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Providing a no-overhead way for a contained class to access its container?

 
 
PeteOlcott
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Posts: n/a
 
      06-19-2008
On Jun 19, 9:45*am, (E-Mail Removed) (Yannick Tremblay) wrote:
> In article <(E-Mail Removed)..com>,
>
> PeteOlcott *<(E-Mail Removed)> wrote:
>
> [deleted attempts at explaining that everything has a cost that has
> been totally ignored]
>
> >Also my solution for multiple instances of ContainerClasses providing
> >access to themselves to their ContainedClasses has no additional space
> >or time cost involved in the specific instance of this provided
> >access. There is a slight additional space and time cost in providing
> >multiple instances of the ContainerClass, but, this additional cost
> >does not directly pertain to providing this access. Instead this
> >additional cost only pertains to the provision of multiple instances
> >of the ContainerClass. The singleton case of this ContainerClass has
> >no additional costs of any kind what-so-ever.

>
> Sorry Pete but this come forward as: "my solution is perfect in all
> ways" and sadly even as: "I am perfect in all ways"
>
> So I am afraid that all we can conclude is that although your solution
> has a cost, you think it has none and it is perfect. * Despite several
> peoples attempting to show you otherwise, you refuse to see any cost
> to it. *
>
> An alternative approach has been suggested when you finally posted
> some example code and clarified your requirements to something
> realistic. * IMO, the proposed solution with an external comparison
> function is an improvement which at least from a maintenance point of
> view demonstrate that your original solution was not perfect.
> However, since it is your code and your project, you are perfectly
> free to use the solution of your choice.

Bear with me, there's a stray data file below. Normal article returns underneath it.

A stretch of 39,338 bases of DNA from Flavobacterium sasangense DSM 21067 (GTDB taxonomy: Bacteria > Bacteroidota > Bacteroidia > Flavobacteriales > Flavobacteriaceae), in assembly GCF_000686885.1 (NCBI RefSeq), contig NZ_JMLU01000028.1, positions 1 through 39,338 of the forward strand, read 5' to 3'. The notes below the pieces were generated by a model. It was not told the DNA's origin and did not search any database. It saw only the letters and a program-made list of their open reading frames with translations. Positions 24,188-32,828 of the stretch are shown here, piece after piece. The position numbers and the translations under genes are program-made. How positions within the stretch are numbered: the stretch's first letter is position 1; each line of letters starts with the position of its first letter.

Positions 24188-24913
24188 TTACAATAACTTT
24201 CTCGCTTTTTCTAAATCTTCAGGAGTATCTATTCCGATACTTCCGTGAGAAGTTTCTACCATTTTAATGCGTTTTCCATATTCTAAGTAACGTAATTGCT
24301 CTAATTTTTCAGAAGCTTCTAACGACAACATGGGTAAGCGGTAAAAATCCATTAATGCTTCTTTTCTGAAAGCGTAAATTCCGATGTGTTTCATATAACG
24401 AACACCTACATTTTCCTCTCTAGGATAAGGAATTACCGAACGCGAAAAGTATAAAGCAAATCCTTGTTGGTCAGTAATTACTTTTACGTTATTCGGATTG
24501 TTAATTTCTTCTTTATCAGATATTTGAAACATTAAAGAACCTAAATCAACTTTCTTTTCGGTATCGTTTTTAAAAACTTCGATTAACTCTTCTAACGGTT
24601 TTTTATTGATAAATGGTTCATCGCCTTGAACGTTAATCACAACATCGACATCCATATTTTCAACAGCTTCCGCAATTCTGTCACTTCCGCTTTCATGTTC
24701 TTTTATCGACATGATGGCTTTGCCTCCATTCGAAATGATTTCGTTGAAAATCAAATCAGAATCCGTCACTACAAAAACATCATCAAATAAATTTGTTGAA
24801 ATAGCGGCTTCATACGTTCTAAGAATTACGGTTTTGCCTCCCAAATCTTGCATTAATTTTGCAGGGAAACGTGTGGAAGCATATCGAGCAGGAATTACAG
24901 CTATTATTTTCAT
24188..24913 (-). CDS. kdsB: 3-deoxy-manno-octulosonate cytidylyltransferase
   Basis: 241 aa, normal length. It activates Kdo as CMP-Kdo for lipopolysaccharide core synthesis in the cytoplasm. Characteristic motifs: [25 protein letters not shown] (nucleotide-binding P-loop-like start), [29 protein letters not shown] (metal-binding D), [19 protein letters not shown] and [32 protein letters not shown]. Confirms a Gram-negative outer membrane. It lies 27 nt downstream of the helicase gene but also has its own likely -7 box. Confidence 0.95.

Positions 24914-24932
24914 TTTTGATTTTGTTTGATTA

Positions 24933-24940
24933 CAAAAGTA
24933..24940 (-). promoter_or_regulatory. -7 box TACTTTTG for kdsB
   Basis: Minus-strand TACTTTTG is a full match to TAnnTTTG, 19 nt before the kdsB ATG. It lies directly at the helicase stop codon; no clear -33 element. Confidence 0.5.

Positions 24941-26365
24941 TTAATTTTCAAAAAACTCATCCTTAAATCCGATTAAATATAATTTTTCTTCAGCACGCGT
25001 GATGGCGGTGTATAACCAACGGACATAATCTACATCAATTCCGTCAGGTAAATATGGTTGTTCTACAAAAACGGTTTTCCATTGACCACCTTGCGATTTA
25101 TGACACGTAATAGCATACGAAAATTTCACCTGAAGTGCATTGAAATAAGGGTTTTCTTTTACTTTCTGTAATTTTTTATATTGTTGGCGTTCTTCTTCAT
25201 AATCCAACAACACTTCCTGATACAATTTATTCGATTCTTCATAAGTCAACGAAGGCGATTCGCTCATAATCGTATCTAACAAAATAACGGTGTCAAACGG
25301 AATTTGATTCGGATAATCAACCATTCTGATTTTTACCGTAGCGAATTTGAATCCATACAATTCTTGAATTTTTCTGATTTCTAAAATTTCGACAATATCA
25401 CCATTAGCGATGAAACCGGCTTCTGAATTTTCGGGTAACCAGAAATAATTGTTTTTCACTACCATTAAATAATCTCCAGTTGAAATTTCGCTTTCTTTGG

>
> Cheers,
>
> Yannick


I agree that the alternative solution is superior to my solution form
the maintenance point of view, and that my solution is quite clumsy
from this point of view. It is an objective fact that my solution has
no ADDTIONAL
 
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test0r
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Posts: n/a
 
      06-19-2008
PeteOlcott schrieb:
> On Jun 19, 9:45 am, (E-Mail Removed) (Yannick Tremblay) wrote:
>> In article <(E-Mail Removed)>,
>>
>> PeteOlcott <(E-Mail Removed)> wrote:
>>
>> [deleted attempts at explaining that everything has a cost that has
>> been totally ignored]
>>
>>> Also my solution for multiple instances of ContainerClasses providing
>>> access to themselves to their ContainedClasses has no additional space
>>> or time cost involved in the specific instance of this provided
>>> access. There is a slight additional space and time cost in providing
>>> multiple instances of the ContainerClass, but, this additional cost
>>> does not directly pertain to providing this access. Instead this
>>> additional cost only pertains to the provision of multiple instances
>>> of the ContainerClass. The singleton case of this ContainerClass has
>>> no additional costs of any kind what-so-ever.

>> Sorry Pete but this come forward as: "my solution is perfect in all
>> ways" and sadly even as: "I am perfect in all ways"
>>